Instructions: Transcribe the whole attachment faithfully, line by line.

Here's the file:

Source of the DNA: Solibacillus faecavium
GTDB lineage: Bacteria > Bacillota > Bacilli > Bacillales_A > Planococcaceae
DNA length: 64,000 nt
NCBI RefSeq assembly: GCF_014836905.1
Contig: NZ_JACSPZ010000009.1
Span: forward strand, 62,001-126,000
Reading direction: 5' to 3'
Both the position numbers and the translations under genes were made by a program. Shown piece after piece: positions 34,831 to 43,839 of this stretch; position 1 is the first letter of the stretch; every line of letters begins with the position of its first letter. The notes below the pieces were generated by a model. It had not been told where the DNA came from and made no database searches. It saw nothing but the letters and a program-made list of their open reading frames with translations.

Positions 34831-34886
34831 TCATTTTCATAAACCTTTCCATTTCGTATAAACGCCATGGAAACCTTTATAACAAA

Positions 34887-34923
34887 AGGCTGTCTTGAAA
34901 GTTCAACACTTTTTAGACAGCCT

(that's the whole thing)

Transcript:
Source of the DNA: Solibacillus faecavium
GTDB lineage: Bacteria > Bacillota > Bacilli > Bacillales_A > Planococcaceae
DNA length: 64,000 nt
NCBI RefSeq assembly: GCF_014836905.1
Contig: NZ_JACSPZ010000009.1
Span: forward strand, 62,001-126,000
Reading direction: 5' to 3'
Both the position numbers and the translations under genes were made by a program. Shown piece after piece: positions 34,831 to 43,839 of this stretch; position 1 is the first letter of the stretch; every line of letters begins with the position of its first letter. The notes below the pieces were generated by a model. It had not been told where the DNA came from and made no database searches. It saw nothing but the letters and a program-made list of their open reading frames with translations.

Positions 34831-34886
34831 TCATTTTCATAAACCTTTCCATTTCGTATAAACGCCATGGAAACCTTTATAACAAA

Positions 34887-34923
34887 AGGCTGTCTTGAAA
34901 GTTCAACACTTTTTAGACAGCCT